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Every diagnosis of childhood cancer is different.
But the path often begins when a child has signs and symptoms that prompt a parent to take them to see their health care provider.
The signs and symptoms of childhood cancer can be like common childhood illnesses and injuries. Because childhood cancer is so rare, the provider may not suspect it at first.
The first step of diagnosis is a physical exam. Your health care provider also asks about your child’s medical history. They look at general health, including signs of disease, such as lumps or anything else that seems unusual.
The doctor may also do a neurological exam . It tests how well the nervous system works. It can include an exam of awareness and interaction, motor function and balance, and ability to sense temperature or pressure.
These are some of the tests used to diagnose childhood cancer:
When choosing a diagnostic test, the provider may consider:
Importance of a biopsy
For most types of cancer, a biopsy is the only way to get an accurate diagnosis. In a biopsy, the health care provider takes a small sample of tissue. This sample is sent for testing in a lab. If a biopsy is not possible, the provider may suggest other tests to help make a diagnosis. Other tests are then needed to know the specific type of cancer, its stage, and genetic makeup.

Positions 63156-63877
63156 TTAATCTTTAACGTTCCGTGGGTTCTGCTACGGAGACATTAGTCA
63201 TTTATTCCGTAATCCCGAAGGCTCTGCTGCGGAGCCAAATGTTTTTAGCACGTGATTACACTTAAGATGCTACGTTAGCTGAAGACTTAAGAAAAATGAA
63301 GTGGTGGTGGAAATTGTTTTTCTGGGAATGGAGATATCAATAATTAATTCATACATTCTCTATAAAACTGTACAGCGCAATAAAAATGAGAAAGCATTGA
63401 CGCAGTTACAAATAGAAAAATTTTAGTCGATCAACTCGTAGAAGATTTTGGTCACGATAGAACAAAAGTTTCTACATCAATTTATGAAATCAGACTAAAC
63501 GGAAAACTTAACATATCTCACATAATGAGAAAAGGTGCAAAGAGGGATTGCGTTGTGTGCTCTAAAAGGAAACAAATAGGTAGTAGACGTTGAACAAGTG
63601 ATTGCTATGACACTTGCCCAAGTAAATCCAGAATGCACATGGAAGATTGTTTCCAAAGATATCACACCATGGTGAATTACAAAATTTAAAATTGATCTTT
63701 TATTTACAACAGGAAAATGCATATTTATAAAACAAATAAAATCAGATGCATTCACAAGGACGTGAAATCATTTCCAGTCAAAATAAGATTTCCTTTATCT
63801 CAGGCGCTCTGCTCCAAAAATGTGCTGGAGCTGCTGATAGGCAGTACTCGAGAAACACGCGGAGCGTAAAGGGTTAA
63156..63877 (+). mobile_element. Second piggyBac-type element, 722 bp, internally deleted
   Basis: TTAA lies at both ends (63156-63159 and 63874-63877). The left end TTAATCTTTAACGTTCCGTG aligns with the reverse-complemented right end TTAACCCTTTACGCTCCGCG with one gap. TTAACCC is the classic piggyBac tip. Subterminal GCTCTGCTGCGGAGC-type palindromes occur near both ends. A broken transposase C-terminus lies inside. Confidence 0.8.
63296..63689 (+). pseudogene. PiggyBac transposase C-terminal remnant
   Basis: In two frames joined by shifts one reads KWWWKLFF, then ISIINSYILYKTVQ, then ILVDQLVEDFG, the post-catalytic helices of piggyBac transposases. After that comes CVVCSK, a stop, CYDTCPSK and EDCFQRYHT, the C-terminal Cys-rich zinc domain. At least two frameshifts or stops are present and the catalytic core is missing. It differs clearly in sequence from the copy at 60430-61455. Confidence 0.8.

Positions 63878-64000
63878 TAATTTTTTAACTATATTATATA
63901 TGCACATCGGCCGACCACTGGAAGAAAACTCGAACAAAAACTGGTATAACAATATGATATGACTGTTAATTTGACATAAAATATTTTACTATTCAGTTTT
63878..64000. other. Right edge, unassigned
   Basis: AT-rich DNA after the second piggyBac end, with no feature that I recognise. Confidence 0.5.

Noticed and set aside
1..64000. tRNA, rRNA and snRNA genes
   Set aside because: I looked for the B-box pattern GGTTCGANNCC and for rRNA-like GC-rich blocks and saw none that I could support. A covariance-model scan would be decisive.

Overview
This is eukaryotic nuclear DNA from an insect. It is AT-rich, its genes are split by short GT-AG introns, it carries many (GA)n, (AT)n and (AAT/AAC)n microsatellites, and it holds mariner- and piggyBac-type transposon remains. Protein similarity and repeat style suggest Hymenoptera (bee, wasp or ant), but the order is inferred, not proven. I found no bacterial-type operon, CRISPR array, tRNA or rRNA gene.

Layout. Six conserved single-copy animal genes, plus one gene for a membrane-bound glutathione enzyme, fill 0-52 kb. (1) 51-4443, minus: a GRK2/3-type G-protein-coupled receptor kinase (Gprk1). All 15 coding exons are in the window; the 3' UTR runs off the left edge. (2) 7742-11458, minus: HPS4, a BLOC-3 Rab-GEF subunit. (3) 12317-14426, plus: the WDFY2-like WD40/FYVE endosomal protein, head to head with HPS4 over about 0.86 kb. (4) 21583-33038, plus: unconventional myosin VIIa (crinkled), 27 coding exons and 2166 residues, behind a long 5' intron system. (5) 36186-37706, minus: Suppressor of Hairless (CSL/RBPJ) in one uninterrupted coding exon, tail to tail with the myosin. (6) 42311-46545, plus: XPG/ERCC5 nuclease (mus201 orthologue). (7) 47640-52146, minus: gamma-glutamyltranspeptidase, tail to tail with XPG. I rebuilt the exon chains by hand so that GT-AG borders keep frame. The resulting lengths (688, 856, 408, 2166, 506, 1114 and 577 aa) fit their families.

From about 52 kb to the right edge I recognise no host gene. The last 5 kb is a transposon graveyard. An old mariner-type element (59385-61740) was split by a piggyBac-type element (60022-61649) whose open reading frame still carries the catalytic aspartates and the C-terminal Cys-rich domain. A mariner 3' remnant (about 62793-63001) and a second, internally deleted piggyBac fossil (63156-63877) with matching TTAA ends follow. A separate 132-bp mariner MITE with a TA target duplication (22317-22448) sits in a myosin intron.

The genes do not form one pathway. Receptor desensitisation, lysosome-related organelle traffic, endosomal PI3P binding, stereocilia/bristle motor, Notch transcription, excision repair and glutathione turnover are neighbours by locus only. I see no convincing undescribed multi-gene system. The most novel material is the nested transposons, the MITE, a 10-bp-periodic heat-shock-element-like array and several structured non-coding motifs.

If test results suggest cancer, the health care provider will likely refer the patient to a pediatric cancer center for further tests to diagnose the specific type of cancer.
Members of the medical team will discuss the results of tests with parents or guardians. The team and family work together to develop a treatment plan. The care team will use test results to help plan the best treatment.
It is normal to feel scared and overwhelmed when your child has cancer. Your care team can help you. Treatments for childhood cancers are improving all the time. Talk to your care team about resources for you and your family.
Reviewed: May 2023